Despite the disengagement that saw 10,000 Jews uprooted from their homes in Gaza and northern Samaria, the flow of Jews into Judea and Samaria has accelerated to record levels in recent months.
According to the Central Bureau of Statistics (CBS), new home purchases in Judea and Samaria have surged by 38% from January to June 2005, as compared to the same period last year. The rate was even higher in Jerusalem, an area that was battered by terrorist attacks since the start of the Oslo war in September 2000, with sales of new homes rising by 52.5%.
Israel’s real estate sector was hard hit by the Oslo war which sent the economy into a tailspin. But unlike the general economy, the real estate market has only recently begun to recover from the impact of that war.
Ironically, the areas hardest hit by terrorism from the Oslo War, Judea, Samaria, and Jerusalem, are reporting the biggest boon in real estate activity. Sales of new homes in Judea and Samaria have reached an all time high in 2005, making up 5.3% of all new home purchases nationwide.
The figures for Judea and Samaria contrast sharply with the rest of the country which witnessed an 8% overall rise in new home purchases in the period from March to July 2005.
Interestingly, locations formerly considered highly desirable by new home buyers, in Tel Aviv and the center of the country, have been beleaguered by falling home sales. Purchases of new homes in Tel Aviv have dropped by 19% so far this year, followed by an 18% decline in the center of the country.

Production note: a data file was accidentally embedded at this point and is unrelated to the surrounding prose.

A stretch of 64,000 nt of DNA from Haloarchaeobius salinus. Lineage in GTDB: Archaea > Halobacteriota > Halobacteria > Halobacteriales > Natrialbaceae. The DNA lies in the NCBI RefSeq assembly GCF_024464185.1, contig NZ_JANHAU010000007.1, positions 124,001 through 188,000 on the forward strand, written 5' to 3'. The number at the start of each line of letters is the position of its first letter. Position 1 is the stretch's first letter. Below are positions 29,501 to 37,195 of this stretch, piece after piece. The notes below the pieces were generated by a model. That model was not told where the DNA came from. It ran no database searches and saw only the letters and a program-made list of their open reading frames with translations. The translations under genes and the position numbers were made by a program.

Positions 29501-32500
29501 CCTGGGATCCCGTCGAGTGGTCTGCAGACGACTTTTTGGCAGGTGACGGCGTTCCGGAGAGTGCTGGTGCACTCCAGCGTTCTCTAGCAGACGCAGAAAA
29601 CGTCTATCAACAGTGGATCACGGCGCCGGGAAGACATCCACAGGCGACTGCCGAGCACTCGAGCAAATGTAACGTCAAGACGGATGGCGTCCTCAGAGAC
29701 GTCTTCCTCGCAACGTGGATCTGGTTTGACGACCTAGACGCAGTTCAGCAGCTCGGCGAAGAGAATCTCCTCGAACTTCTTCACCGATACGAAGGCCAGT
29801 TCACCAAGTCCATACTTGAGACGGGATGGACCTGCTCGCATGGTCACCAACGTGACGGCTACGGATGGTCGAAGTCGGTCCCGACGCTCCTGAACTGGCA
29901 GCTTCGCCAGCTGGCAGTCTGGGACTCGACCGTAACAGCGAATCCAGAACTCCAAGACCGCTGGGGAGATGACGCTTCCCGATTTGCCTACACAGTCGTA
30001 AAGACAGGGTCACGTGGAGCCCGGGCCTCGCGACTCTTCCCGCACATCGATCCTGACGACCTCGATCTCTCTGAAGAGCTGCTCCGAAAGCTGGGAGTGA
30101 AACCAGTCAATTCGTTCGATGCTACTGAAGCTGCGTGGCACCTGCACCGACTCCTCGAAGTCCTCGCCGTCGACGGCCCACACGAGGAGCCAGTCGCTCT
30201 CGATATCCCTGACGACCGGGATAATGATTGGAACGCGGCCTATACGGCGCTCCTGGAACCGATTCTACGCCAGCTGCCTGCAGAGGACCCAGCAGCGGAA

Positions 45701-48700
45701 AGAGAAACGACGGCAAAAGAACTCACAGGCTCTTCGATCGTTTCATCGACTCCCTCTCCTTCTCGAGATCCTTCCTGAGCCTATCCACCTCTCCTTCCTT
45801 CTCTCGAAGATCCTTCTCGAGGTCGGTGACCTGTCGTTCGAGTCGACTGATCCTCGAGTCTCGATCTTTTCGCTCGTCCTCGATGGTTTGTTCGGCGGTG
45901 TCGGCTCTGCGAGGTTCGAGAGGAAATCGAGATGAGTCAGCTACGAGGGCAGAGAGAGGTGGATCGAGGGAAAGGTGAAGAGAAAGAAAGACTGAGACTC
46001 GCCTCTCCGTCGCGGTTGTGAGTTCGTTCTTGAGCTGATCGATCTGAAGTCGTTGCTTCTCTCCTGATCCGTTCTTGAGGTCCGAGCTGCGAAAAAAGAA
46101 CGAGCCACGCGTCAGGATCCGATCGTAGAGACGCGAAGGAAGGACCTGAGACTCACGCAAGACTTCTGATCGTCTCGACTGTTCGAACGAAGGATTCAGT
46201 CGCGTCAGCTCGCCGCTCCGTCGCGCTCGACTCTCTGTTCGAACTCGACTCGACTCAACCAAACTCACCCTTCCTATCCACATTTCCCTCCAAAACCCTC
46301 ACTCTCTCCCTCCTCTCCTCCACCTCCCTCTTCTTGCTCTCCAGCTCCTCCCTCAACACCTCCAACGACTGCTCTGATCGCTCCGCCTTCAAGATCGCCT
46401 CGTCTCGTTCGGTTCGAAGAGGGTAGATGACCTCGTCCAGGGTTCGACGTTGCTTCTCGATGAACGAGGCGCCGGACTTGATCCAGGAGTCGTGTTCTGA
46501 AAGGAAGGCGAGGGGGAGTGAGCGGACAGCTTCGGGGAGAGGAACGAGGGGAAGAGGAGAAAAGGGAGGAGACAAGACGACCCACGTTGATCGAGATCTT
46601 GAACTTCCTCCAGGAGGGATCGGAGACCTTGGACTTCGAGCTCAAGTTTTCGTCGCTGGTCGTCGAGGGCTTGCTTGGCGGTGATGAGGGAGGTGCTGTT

Home purchases in the North, a more peripheral area, also fell by 17%.
Twently-nine percent of all unsold new homes are located in Tel Aviv, with only 5.6% in Jerusalem, despite Jerusalem’s larger population. The supply of unsold homes in Judea and Samaria stands at only 1.5% of the national total, down from 2.5% last year.
The lack of new housing starts has kept the supply of unsold new homes at low levels nationally. The CBS estimates that Israel has only 11,969 unsold apartments, barely a year’s supply. That quantity is eroding rapidly in Jerusalem which has only a seven month supply of new apartments. In relative terms, the Negev has the largest supply, enough to last 16 months.